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Relevance of Folk Art in Climate Crises

folk art

Historically, folk art has been a powerful means of expressing oneself. At the same time, it plays a huge role in preserving a community’s culture and tradition. While it may not be a solution to any crisis, it helps the individual and the community to cope with it in a way. It can provide motivation and relief in form of catharsis. 

Crises today

One of the crises the world is facing today is climate change. Given the high impact human activities have had on the planet’s ecosystems post the 18th century Industrial Revolution, this crisis is credited to us humans. 

A recent concern was the pandemic which led to the loss of life and also adversely affected the global supply chains, hampering lives all over. During this time, the sciences and technologies played essential roles; and subsequently got us out of the global emergency. Similarly, the solution to the climate crisis is also expected from this STEM sector. 

Here, the question arises, what is the role of the arts during such times? Does this field of study stay relevant in crises?

Art depicting Climate change
Image Source: Natural Resources Defense Council

Role of Arts 

The data supporting the climate change thesis has been present for decades. However, the authorities have not taken effective steps to tackle the issue. Thus, even though math and sciences have shown the problem, they have not been very effective in pushing humans into mending their ways. 

Often, the mindset that humans can do anything, even to the extent of conquering nature is the problem. This hubris of invincibility needs to be fixed. Here is where the arts have a role. Art can work through different sensibilities of different people and can positively impact their attitudes and perspectives on issues.

Role of Folk Art

To understand the gravity of climate change, one needs to understand that humans are a part of nature. Any change in our environment is directly affects us. This is visible in the increasing number of natural disasters that have been recorded in the recent past.

Through millennia, humans have lived in harmony with nature. Today, there are very few communities that are almost completely dependent on their environment. These are often indigenous communities that have preserved their traditional belief system. Their art is rooted in nature and revolves around the relationship between humans and nature, harmoniously co-existing with our natural heritage.

Moreover, this folk art had always focussed on local religious beliefs and values, which they use to understand the world. Exposure to ideas from these communities can help people gain new perspectives on the world and its workings. There are plenty of examples from the Indian folk arts.

Gond Art

Gond art
Image Source: Indian Arts Collective

The Gond community primarily inhabits the central Indian state of Madhya Pradesh, with some living in neighbouring regions in the states of Chhattisgarh, Odisha, and Andhra Pradesh. As explained by Venkat Shyam ji in his Gond Maestro Course on RooftopApp, Gond art revolves around themes based on nature. 

Venkat ji’s signature style, the semicircle and dot motif stands for the philosophy where the dot is representative of their chief deity, and semicircular patterns that seem to emanate from it are representative of all living beings and nature. Everything around them emerges from one point, thus, emphasising their belief in oneness with nature; and the harmonious relationship.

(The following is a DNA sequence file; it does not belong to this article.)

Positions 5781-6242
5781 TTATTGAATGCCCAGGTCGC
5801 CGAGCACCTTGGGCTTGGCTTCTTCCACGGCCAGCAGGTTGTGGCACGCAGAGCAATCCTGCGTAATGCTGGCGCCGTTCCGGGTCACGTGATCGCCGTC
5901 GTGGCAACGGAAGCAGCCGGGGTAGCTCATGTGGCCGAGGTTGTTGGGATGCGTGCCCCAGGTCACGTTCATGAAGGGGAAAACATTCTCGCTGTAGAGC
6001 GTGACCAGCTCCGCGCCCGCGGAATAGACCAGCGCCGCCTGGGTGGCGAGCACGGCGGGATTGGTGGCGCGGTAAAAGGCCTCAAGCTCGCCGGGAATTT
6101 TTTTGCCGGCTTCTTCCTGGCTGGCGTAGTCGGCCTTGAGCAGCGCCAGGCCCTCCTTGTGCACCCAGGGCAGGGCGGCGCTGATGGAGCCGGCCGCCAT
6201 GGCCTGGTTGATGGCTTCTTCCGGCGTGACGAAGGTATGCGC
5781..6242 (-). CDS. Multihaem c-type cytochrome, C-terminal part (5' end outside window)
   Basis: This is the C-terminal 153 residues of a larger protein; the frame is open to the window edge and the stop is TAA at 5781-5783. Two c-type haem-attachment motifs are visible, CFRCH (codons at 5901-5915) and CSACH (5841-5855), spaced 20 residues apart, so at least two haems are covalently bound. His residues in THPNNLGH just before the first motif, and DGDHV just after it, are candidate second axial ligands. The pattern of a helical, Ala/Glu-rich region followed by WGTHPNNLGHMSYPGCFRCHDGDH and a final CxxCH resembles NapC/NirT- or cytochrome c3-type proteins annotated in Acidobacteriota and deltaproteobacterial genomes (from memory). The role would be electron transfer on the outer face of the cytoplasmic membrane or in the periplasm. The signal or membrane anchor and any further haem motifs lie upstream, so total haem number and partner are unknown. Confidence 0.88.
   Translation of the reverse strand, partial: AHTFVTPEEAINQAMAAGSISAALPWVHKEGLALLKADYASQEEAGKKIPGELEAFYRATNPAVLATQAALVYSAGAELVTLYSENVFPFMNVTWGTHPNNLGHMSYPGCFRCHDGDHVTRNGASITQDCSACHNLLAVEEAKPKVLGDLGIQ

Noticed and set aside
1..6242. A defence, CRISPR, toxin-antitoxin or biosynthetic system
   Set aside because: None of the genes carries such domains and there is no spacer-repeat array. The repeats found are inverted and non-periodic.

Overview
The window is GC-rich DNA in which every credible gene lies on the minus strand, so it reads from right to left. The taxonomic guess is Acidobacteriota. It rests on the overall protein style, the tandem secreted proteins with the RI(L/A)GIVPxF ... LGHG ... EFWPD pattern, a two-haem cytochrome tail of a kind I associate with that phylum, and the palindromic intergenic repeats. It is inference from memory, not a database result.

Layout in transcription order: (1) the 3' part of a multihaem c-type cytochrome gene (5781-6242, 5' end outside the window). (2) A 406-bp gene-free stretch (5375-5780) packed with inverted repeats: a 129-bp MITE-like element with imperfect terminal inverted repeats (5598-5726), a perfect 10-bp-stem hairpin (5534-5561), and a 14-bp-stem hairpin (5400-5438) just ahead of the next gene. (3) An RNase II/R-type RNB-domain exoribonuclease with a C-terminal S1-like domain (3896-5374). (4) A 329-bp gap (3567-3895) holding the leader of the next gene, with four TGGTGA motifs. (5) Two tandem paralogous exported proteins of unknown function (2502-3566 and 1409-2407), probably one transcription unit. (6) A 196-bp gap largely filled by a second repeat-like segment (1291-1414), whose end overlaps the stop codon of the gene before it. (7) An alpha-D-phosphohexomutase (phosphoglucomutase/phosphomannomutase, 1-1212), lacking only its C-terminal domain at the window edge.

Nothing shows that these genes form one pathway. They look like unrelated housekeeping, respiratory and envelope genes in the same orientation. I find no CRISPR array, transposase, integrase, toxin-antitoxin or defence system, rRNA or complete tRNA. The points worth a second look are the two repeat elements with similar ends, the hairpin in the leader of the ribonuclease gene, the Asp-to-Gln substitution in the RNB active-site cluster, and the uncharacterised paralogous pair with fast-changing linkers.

Madhubani Art

Madhubani painting
Image Source: Artisera

Emerging from the Mithila region of India’s Bihar and neighbouring Nepal, the Madhubani art form combines bold colours with delicate strokes to create vivid art. These paintings are based on three main themes, namely, religious, social, and nature-based. The last of these three is the most prominent. Trees, birds, animals, and fish feature commonly across the other themes too. This is seen as an expression of the belief of how intrinsic nature is to the life and experience of an individual and the community. 

Warli Art

warli painting
Image Source: Artisera

The Warli art form has its origins in the western Indian state of Maharashtra. Beginning as ritualistic art for celebratory events, Warli art is filled with depictions of surrounding flora and fauna. The representation of rural life, which is usually heavily dependent on nature, is also common in this folk art. These simplistic depictions of a life in harmony with nature capture the community’s belief that everything in nature is an embodiment of the same element.    

Relevance of Folk Art in Climate Crises

Folk art can appeal to a wide range of audiences. Their simplistic depictions, clear focus on nature, and accompanying philosophies of oneness and interconnectedness are perfect to raise awareness about the climate crisis.

Folk Art in Climate Crises
Image Source: South China Morning Post

The new art movement of Ecological Art too aims at raising environmental awareness. However, it can often be seen as quite political and sometimes even hypocritical. This is in contrast to folk arts, which are rooted in nature, use natural materials for their creations, and the artists truly live harmoniously with their surroundings.

Folk arts can, thus, be used to appeal to the sensibilities of people, and nudge them towards mending their ways and effectively working to tackle the climate crisis. 

If you wish to learn more about folk arts from India, we encourage you to check out our website You can also check out our Instagram or download the Rooftop App from GooglePlay or AppStore.

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